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Physics + MathPhysics & Math

A bird’s eye view of quantum entanglement

Scientists have long wondered how birds “read” Earth’s magnetic field to navigate. Some think entangled particles in birds’ eyes play a role.

ByKatherine J. WuNOVA WondersNOVA Wonders

European robins make harrowing, cross-continental migrations to escape harsh winters. To guide their way, these birds and others may use quantum entanglement to "read" Earth's magnetic field. Image Credit: Frank Vassen, flickr

In a bare, windowless room, a lone robin stretches her wings. The chamber is silent and dark, illuminated only by a dim artificial light source. But even with no apparent connection to the outside world, the small bird repeatedly flutters in the same direction, guided by an invisible force. It’s a scene scientists have watched play out again and again.

That force, it turns out, is Earth’s magnetic field, which arises from the electric currents in our planet’s molten, metallic core. Scientists have long known that birds are equipped with a mysterious ability to tune in to these orienting forces, but exactly how this works hasn’t been clear. But some researchers say they have a good working theory—and it shows that avian evolution has tapped into quantum mechanics.

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Earth’s magnetic field is perhaps the most reliable navigational guide in nature, constant even when neither sunlight nor starlight is available, or landmarks fail to guide the way.

“Birds have to use whatever information they can get from their environment when they’re migrating,” says Roswitha Wiltschko, a biologist at Goethe University Frankfurt who, together with her husband Wolfgang, was among the first to study this phenomenon in the 1970s. “If they want to use the sun or the stars, they have to interpret what they see. But the direction of the magnetic field is direct.”

Despite its ubiquity, however, the magnetic field isn’t very strong, making it difficult to imagine how it could affect something as robust as an animal’s senses.

The key, it seems, isn’t the strength of the magnetic field, but the sensitivity of the system that’s detecting it. And in the eyes of some birds, there appears to exist such a system, built around a light-sensing protein called cryptochrome. Cryptochrome is common in both plants and animals, but researchers believe that birds make a special variant of this protein that operates as a molecular compass.

The current working theory is this: When a particle of light, or photon, hits bird cryptochrome, its energy can perturb molecules within the protein. The disturbance catapults a pair of molecules into an unstable state so fragile that it can be affected by even the subtle energetic pulse of Earth’s magnetic field.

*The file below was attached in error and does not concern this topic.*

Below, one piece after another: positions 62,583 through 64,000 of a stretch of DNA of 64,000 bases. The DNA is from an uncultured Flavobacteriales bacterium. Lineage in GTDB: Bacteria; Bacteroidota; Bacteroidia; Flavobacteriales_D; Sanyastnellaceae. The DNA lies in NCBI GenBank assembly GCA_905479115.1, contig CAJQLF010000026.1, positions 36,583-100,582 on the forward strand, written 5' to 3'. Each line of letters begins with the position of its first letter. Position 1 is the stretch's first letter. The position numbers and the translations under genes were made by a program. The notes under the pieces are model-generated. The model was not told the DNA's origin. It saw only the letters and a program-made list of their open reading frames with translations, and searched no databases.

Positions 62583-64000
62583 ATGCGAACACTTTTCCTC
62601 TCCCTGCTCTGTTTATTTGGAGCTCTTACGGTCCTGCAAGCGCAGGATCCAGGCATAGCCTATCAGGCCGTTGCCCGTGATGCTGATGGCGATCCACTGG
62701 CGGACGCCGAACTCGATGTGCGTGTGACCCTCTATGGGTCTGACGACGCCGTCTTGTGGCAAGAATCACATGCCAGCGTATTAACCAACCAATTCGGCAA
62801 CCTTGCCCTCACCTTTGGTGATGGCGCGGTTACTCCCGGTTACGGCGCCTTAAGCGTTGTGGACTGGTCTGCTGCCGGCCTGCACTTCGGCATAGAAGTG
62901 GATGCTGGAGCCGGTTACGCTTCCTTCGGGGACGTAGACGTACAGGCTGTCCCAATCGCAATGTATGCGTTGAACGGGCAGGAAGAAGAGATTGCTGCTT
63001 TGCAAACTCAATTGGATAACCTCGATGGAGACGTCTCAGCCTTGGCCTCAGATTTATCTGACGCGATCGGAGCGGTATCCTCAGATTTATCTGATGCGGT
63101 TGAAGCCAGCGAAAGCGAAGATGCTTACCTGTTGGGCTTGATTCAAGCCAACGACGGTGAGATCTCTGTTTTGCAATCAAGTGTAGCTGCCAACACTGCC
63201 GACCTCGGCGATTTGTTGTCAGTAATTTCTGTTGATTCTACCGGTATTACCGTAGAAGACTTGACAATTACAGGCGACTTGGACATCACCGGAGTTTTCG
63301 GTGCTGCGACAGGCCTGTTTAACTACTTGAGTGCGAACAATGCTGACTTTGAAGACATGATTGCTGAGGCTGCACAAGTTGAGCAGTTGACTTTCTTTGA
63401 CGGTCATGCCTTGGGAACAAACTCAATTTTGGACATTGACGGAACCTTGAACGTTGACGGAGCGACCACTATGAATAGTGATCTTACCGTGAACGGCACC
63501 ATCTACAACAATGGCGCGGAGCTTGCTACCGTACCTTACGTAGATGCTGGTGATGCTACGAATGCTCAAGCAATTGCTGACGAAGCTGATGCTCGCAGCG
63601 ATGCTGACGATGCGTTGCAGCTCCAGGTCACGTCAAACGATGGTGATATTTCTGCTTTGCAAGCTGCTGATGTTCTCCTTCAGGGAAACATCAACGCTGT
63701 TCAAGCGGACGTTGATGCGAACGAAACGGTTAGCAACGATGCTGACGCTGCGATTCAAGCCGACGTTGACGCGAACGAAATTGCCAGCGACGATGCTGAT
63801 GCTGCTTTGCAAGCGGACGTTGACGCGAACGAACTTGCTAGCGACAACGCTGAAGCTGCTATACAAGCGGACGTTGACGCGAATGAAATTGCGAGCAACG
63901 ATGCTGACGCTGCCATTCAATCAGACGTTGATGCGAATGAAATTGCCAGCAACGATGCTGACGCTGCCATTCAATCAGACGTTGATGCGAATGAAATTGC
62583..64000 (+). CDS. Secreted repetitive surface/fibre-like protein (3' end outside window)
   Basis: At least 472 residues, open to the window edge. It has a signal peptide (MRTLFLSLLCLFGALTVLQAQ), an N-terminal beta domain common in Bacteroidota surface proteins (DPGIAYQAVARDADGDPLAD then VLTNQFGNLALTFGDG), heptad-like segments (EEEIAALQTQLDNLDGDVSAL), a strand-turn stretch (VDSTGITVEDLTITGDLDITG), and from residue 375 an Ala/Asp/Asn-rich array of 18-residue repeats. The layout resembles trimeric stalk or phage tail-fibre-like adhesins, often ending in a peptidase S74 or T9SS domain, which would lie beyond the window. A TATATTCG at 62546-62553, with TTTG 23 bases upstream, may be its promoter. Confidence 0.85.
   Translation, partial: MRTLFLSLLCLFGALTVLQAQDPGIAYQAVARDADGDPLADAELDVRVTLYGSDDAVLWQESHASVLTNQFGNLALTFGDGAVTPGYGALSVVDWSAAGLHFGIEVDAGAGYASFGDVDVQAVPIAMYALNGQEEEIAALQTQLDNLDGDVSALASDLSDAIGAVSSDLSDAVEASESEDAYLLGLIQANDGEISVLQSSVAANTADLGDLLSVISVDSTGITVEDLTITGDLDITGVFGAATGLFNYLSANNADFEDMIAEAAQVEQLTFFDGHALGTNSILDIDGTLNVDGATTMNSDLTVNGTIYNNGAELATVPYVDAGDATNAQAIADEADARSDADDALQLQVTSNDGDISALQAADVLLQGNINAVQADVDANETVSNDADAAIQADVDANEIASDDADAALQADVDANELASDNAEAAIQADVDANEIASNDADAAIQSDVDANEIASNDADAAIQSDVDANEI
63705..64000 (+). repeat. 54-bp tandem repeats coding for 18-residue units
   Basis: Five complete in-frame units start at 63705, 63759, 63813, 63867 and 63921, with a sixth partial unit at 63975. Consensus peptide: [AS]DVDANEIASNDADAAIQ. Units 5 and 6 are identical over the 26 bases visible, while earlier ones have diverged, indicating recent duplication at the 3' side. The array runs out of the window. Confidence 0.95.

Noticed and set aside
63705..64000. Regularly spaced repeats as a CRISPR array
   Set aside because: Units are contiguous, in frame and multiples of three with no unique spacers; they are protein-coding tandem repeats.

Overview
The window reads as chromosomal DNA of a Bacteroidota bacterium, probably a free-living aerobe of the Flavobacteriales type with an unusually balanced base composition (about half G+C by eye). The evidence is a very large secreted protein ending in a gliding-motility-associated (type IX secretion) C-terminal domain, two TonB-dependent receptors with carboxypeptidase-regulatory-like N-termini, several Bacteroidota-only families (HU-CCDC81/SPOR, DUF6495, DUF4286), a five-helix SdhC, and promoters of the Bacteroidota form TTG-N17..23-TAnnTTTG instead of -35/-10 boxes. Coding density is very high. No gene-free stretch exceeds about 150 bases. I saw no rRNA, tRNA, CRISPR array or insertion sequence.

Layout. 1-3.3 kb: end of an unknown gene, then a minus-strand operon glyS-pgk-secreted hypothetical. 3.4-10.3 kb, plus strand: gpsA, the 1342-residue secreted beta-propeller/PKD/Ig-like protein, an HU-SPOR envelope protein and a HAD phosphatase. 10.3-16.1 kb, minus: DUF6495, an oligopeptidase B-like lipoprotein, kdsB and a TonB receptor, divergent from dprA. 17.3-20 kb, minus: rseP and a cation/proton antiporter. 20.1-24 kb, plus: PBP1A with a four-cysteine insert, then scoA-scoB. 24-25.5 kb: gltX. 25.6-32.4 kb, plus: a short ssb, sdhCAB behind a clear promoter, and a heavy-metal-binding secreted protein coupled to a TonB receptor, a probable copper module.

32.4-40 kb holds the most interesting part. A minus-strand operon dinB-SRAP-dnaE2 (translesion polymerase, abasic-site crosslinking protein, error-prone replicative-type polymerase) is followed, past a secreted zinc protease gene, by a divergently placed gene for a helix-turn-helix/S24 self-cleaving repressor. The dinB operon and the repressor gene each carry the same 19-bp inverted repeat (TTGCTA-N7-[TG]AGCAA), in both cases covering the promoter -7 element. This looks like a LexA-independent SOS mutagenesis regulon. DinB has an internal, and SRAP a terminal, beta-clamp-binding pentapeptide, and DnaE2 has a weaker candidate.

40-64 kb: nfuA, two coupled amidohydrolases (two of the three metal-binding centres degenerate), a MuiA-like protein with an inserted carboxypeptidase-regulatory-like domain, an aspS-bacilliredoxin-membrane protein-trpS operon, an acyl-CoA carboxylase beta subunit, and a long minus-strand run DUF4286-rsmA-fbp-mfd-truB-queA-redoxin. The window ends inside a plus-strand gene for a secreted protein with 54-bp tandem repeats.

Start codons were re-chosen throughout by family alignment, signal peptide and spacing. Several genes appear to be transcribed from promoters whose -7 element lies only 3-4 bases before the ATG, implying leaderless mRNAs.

That’s the bird’s eye view of things. To understand the role of quantum mechanics in this system—and how even quantum entanglement makes a brief cameo—we have to go a bit deeper.


Migrating birds use a combination of cues from their environment to find their way from point A to point B, including the sun, stars, landmarks, and Earth's magnetic field. Image Credit: Mark Round, flickr

The energy from that photon is specifically disturbing the electrons within cryptochrome molecules. If an electron is knocked out of place—perhaps exiting one molecule and joining another—this creates what’s called a radical pair, or a duo of molecules that each has an odd number of electrons. But this radical pair is also somewhat unusual: Because both radicals were generated at the same time, the fates of the two molecules involved are actually linked, locking them into a strange, delicate state known as quantum entanglement.

The consequences of this are a little mind-bending. Even after entangled molecules have been physically separated, the molecules are completely synchronized: Fiddling with the properties of one molecule instantaneously alters its partner in exactly the same way. When it comes to entangled pairs, “you can only describe the two [molecules] together,” says Erik Gauger, a quantum scientist at Heriot-Watt University who has studied magneto-sensing in birds. “You can’t describe just one by itself.”

The entangled, radical pair state is a precarious one to be in, and it’s not built to last. Eventually, the two molecules will recover and settle back into their original configuration. But until they do, the pair, still intertwined, will actually flip-flop back and forth between two distinct chemical states. And this is our link back to navigation: The amount of time the duo spends in one state versus the other is thought to affect how the bird’s eye relays information to the brain about the surrounding environment.

This is where the magnetic field comes in: Scientists think it biases the proportion of time that this radical pair spends in one chemical state versus the other—and thus what’s communicated between eye and brain. Scientists are still unclear on how exactly the information is passed along, but one possibility is this: One of these states helps produce a specific chemical, while the other does not. The buildup (or absence) of this chemical might then influence how signals are received by the brain’s visual cortex.